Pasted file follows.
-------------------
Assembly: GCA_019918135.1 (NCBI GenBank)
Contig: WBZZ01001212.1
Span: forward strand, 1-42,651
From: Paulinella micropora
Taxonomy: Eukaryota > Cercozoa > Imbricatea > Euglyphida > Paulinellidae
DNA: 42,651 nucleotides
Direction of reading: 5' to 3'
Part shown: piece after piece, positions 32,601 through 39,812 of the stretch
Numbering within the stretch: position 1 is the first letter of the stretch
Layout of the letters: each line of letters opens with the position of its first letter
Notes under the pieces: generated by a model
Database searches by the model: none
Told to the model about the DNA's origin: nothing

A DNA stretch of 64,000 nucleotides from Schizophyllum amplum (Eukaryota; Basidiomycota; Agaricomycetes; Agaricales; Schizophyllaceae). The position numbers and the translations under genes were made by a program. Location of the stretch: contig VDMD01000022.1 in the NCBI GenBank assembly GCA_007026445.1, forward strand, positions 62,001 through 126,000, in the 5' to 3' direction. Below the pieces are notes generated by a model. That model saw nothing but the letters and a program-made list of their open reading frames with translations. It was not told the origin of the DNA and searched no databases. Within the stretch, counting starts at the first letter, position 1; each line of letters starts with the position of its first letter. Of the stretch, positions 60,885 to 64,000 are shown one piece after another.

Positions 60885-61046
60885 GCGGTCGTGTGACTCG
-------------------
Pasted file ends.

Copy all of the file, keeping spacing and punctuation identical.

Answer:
Assembly: GCA_019918135.1 (NCBI GenBank)
Contig: WBZZ01001212.1
Span: forward strand, 1-42,651
From: Paulinella micropora
Taxonomy: Eukaryota > Cercozoa > Imbricatea > Euglyphida > Paulinellidae
DNA: 42,651 nucleotides
Direction of reading: 5' to 3'
Part shown: piece after piece, positions 32,601 through 39,812 of the stretch
Numbering within the stretch: position 1 is the first letter of the stretch
Layout of the letters: each line of letters opens with the position of its first letter
Notes under the pieces: generated by a model
Database searches by the model: none
Told to the model about the DNA's origin: nothing

A DNA stretch of 64,000 nucleotides from Schizophyllum amplum (Eukaryota; Basidiomycota; Agaricomycetes; Agaricales; Schizophyllaceae). The position numbers and the translations under genes were made by a program. Location of the stretch: contig VDMD01000022.1 in the NCBI GenBank assembly GCA_007026445.1, forward strand, positions 62,001 through 126,000, in the 5' to 3' direction. Below the pieces are notes generated by a model. That model saw nothing but the letters and a program-made list of their open reading frames with translations. It was not told the origin of the DNA and searched no databases. Within the stretch, counting starts at the first letter, position 1; each line of letters starts with the position of its first letter. Of the stretch, positions 60,885 to 64,000 are shown one piece after another.

Positions 60885-61046
60885 GCGGTCGTGTGACTCG